Miami budget gives Liberty City group a $296,000 boost



Miami City Hall.

A longtime Liberty City community group is expected to get about $300,000 in new funding after Miami commissioners gave initial approval to a $1.5 billion spending plan on Saturday.

The hike, along with increased spending on police and fire services, marked a budget proposal fueled by growing property tax revenues. Commissioners spent little time debating spending priorities on Saturday — the first time in recent memory that the city has held a weekend budget hearing. Officials said they wanted to give the public a better chance to have their say on the budget.

A few dozen people showed up, which is more than a typical budget hearing.

Several speakers made the case for the Liberty City Trust. Others told the commissioners they thought the city should give more money to the annual Gay8 festival in Little Havana, an issue the commissioners said should be resolved before the next budget vote on Sept. 22.

Commissioners agreed to increase the Liberty City Community Revitalization Trust’s budget by $296,000, bringing the organization’s budget to $495,000 to expand youth jobs and empowerment programs. The Trust helps people rehabilitate their homes and promote business growth, among other community programs.

TL Coverson, chairman of the Trust’s board of directors, told the Miami Herald that the organization can now hire more staff to focus on youth programs, including summer jobs and mentorship programs, who were priorities for Liberty City residents who spoke at Saturday’s budget hearing at City Hall.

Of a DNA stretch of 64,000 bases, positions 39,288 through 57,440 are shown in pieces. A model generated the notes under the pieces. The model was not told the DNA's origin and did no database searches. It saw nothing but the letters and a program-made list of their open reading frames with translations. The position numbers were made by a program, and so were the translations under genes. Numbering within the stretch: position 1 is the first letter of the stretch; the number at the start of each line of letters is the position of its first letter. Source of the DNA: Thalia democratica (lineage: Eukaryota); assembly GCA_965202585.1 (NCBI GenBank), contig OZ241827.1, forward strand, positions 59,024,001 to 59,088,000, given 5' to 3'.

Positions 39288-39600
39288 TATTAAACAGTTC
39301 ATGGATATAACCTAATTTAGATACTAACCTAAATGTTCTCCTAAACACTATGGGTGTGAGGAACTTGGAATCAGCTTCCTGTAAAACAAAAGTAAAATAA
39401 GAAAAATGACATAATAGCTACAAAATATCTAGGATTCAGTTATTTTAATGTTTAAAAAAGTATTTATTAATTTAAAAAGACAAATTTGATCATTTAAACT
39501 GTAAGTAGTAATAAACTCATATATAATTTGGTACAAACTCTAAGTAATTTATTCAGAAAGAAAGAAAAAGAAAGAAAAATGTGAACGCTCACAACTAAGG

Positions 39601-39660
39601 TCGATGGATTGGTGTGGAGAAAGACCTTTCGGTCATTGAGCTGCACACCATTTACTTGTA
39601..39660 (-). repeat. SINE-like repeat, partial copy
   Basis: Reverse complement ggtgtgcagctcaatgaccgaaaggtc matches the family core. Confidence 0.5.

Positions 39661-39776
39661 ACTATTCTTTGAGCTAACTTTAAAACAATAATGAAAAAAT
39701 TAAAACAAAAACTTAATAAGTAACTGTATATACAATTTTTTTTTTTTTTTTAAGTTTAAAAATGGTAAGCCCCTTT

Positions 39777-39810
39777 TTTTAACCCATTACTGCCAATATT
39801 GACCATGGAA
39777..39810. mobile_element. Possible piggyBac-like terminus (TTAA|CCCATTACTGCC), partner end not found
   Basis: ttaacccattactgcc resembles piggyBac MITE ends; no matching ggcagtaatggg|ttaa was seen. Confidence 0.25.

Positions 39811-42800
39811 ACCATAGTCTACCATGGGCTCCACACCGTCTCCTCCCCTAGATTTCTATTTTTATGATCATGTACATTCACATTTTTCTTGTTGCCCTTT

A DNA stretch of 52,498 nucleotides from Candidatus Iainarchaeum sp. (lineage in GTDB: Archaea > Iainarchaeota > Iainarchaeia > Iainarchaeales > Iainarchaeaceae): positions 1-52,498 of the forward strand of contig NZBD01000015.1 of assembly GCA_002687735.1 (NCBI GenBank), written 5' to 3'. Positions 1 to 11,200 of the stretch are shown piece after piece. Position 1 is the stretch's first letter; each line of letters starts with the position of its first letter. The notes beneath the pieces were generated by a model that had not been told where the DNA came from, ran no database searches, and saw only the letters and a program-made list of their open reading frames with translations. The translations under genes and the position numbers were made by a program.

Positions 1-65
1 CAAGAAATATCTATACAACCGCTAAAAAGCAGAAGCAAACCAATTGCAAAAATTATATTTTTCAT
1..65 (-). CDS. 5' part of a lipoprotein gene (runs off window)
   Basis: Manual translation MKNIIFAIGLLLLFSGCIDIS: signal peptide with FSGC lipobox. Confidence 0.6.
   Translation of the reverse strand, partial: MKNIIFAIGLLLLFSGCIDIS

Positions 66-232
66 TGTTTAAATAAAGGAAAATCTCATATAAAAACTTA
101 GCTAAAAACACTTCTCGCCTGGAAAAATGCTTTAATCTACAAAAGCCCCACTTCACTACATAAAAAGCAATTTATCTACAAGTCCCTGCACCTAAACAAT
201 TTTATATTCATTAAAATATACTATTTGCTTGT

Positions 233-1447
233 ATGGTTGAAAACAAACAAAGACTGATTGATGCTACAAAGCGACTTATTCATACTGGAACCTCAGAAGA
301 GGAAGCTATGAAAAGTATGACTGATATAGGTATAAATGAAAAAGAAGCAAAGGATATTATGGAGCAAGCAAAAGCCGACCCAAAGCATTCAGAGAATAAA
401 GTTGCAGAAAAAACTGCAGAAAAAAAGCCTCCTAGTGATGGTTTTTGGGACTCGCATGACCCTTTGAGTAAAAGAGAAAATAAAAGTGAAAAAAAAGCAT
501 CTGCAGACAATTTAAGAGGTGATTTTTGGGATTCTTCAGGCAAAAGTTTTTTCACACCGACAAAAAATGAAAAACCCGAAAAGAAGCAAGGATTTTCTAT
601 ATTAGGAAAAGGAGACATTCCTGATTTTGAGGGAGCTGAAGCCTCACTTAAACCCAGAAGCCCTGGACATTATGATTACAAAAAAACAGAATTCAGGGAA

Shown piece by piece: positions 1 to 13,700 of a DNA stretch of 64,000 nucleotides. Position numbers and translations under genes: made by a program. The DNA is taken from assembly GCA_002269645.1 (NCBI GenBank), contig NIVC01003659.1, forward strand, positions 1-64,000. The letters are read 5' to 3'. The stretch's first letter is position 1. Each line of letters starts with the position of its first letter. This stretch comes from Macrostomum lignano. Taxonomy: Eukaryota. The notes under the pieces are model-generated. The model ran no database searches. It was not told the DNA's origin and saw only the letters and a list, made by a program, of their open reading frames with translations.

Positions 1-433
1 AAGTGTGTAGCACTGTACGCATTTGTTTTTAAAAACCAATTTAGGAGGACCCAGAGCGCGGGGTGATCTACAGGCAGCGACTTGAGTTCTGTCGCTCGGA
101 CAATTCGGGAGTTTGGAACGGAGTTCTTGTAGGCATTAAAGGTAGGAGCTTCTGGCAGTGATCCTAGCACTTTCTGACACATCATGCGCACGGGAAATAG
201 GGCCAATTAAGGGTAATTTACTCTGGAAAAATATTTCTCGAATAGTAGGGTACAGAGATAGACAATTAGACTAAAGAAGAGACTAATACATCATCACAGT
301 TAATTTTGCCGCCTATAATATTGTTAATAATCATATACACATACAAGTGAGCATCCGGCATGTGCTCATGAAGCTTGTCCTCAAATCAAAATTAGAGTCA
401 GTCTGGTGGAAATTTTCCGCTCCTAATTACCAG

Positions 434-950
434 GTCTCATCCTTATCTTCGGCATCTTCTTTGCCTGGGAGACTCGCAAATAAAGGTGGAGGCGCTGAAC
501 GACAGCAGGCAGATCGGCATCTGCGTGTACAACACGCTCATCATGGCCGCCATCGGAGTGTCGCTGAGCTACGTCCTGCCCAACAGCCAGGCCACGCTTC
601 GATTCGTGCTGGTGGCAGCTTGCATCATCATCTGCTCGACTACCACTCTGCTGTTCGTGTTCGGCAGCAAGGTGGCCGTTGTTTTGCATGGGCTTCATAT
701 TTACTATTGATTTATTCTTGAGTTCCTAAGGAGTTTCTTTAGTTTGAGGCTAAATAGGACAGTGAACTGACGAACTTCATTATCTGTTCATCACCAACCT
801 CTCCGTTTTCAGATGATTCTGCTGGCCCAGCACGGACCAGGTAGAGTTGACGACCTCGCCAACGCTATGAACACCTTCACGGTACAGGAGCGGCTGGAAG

“This will allow us to engage our youth in the community,” Coverson said. “We can give them advice.”

READ MORE: Miami sets historic low property tax rate. What does this mean to you?

The budget also called for a reorganization of city staff tasked with preparing for the impacts of climate change. In a reversal of a controversial 2020 decision, City Manager Art Noriega’s administration plans to separate the Department of Resilience and Sustainability from the Department of Public Works.

Six city employees will leave the public works department and operate as a stand-alone team, an adjustment hailed by climate activists who say it sends a clearer signal that the Miami government wants to take climate change more seriously.

On Saturday, the attorneys asked the commissioners to direct about $150,000 to the reinstated department for two more positions. Commissioners said they would consider making changes before the second vote.

The spending plan includes a $33.6 million increase in police and firefighter retirement programs, most of which relates to a 2018 legal settlement with unions.

Joey Flechas covers government and public affairs for the City of Miami for the Herald, from votes at City Hall to neighborhood news. He won a Sunshine State Award for exposing a Miami Beach political candidate’s ties to an illegal campaign donation. He graduated from the University of Florida.


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